How to Create a Great Welcome Page that Converts

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    Home / UX / How to Create a Great Welcome Page that Converts

    You have 0.05 seconds to make a great first impression on a website or an app.

    That’s 50 milliseconds.

    And that’s HALF the time of an average blink.

    It’s a pretty amazing statistic, but it is also extremely scary.

    This means that users judge the majority of your content by the very first thing they see on your website or app.

    And that’s usually a welcome page.

    Now, I hope I made it crystal clear how important that first impression is.

    But to emphasize it even more, in this article, we will go over:

    👉 What a welcome page is,

    👉 Why it matters,

    👉 How to create a welcome page in 5 steps,

    👉 The do's and don'ts of welcome page design, and

    👉 The best examples out there

    So, without further ado, let’s dive right in ⬇️

    What Exactly Is a Welcome Page?

    A welcome page is an introductory page for a website or an app and is often the very first official piece of UX your users experience. Whatever its shape, colors, or format might be, a welcome page essentially aims to increase conversion rates by converting visitors into customers or free trial users into paying customers. Thus, high-converting landing pages can often be considered welcome pages. 

    But then, apart from being the very first impression of your potential customers, why do welcome pages matter?

    Let's take a look ⬇️

    Why Is Your Welcome Page Important?

    Because, duh, first impression.

    Then, why does the first impression matter?

    There are 3 main reasons:

    1-Brand Image

    One of the first and most noticeable things on your welcome page is your brand image.

    Whether you use bright colors or not, where your action buttons are, if there are popups - and whether they are annoying or too annoying - is all noticed right off the bat.

    And whether your messaging comes across or not depends heavily on visual hierarchy.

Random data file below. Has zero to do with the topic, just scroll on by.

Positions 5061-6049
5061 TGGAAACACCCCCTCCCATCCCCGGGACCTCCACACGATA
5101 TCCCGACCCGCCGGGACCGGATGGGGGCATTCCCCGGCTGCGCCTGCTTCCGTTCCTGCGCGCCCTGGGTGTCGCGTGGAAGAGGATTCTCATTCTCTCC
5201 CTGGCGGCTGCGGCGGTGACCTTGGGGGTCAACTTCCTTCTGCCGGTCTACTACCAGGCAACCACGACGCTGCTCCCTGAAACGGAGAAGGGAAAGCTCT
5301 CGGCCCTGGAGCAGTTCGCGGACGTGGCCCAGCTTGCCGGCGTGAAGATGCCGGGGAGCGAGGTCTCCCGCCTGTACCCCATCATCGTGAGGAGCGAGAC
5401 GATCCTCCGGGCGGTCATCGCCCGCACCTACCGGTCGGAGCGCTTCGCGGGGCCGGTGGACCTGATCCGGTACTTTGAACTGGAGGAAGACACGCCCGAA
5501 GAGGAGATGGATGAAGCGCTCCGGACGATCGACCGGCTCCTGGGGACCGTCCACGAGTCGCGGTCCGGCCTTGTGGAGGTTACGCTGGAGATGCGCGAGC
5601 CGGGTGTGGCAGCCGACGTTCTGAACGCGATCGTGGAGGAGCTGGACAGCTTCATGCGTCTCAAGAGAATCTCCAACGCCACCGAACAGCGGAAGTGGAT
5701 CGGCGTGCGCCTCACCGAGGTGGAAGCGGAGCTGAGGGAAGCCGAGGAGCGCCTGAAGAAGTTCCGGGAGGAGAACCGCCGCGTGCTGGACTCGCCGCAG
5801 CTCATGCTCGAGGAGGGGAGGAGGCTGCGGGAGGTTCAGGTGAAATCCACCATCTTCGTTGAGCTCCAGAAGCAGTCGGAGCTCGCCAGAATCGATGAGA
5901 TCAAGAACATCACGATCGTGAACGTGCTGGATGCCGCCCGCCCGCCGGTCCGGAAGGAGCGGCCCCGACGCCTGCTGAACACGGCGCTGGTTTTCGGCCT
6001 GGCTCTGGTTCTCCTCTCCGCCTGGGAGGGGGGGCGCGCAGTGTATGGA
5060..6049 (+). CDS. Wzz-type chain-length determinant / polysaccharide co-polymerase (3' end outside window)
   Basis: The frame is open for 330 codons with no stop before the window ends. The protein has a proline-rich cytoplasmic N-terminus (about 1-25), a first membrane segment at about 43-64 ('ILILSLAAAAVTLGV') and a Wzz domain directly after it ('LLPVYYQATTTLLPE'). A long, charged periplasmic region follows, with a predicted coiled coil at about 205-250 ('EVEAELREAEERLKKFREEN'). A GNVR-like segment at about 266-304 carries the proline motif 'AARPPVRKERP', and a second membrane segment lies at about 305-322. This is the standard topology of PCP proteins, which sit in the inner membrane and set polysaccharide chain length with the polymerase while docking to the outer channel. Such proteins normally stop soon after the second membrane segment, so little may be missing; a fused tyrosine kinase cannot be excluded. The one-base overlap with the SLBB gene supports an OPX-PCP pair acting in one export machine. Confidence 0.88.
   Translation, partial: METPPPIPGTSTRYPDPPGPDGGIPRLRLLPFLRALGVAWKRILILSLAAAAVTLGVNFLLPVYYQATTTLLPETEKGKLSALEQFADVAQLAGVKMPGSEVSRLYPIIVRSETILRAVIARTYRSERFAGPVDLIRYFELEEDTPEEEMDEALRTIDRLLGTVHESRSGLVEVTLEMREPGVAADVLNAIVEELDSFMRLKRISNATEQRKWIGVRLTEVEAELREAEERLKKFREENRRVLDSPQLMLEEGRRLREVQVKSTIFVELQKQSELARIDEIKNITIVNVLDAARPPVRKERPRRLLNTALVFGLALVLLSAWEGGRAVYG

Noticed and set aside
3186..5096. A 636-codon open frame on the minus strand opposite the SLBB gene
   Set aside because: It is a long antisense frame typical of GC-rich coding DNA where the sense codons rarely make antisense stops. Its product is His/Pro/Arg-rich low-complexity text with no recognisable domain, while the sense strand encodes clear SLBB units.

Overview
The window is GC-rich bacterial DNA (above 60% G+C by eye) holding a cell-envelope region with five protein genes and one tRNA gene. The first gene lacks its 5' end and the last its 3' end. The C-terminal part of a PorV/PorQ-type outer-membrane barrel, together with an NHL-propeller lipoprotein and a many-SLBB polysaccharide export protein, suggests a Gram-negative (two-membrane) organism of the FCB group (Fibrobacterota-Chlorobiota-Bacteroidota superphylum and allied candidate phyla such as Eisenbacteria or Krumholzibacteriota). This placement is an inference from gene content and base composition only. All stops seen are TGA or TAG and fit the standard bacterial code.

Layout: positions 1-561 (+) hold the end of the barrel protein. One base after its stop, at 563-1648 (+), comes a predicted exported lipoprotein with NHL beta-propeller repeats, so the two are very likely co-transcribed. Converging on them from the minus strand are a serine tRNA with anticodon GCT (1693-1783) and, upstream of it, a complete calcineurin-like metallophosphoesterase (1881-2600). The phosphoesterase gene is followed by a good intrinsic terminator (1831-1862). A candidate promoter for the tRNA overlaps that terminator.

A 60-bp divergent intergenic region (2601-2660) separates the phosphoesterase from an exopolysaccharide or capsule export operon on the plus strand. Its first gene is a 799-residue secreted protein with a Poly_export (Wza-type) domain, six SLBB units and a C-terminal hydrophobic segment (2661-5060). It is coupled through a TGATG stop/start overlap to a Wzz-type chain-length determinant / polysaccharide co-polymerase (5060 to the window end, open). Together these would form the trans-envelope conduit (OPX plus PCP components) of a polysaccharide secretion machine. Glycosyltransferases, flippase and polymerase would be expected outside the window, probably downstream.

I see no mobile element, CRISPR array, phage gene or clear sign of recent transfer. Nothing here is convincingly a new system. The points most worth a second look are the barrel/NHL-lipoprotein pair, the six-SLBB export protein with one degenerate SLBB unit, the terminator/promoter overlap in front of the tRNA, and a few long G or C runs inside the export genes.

Might wanna consider that when you're working on your landing page design 👀

    2- Value Proposition

    A welcome page, especially a website welcome page, is one of the best places to display your value proposition.

    And if you took my advice and minded your visual hierarchy, you would know that placing it high on that hierarchy is a priority.

    Look at how Monday.com does it, for example:

    welcome page monday com

    💡 Pro tip: Make sure your value prop is the first or at least second thing your users look at on the welcome screen.

    3- Quick Conversion

    Now if you did brand image and value prop right, then a quick conversion is possible.

    And it is also one of the reasons why welcome pages matter.

    Because without one, users might not realize your branding or value prop.

    And thus not convert.

    And thus not pay.

    And thus, you fail.

    So, a welcome page matters, because it shows users your brand image, your value proposition, and gives users a space to quickly convert.

    Now, if we are on the same page about how everyone needs a welcome page...

    Let's take a look at how to create one ⬇️

    How to Create a Great Welcome Page in 5 Steps

    #1- A Simple Layout

    First things first...

    Keep it simple, and not exhausting to look at.

    Here are some quick notes:

    Let people know where to look; you would not like to confuse them with an overwhelming view,

    ✅ Using a defined and limited color palette and patterns derived from your branding is preferred; it is best to keep it simple,

    ✅ You want to grab your visitor’s attention, not divert it elsewhere; use a monochrome or white background

    ✅ Write a good headline and greet people warmly in a way that still matches your brand

    Then comes establishing the right message ⬇️

    #2- The First Contact

    Remember that 2016 movie Arrival with Amy Adams?

    Where she plays a scientist trying to communicate with aliens?

    Now, for a second, imagine her first words were, “put your hands where I can see them!”

    Best scenario they leave, worst scenario, they evaporate us all.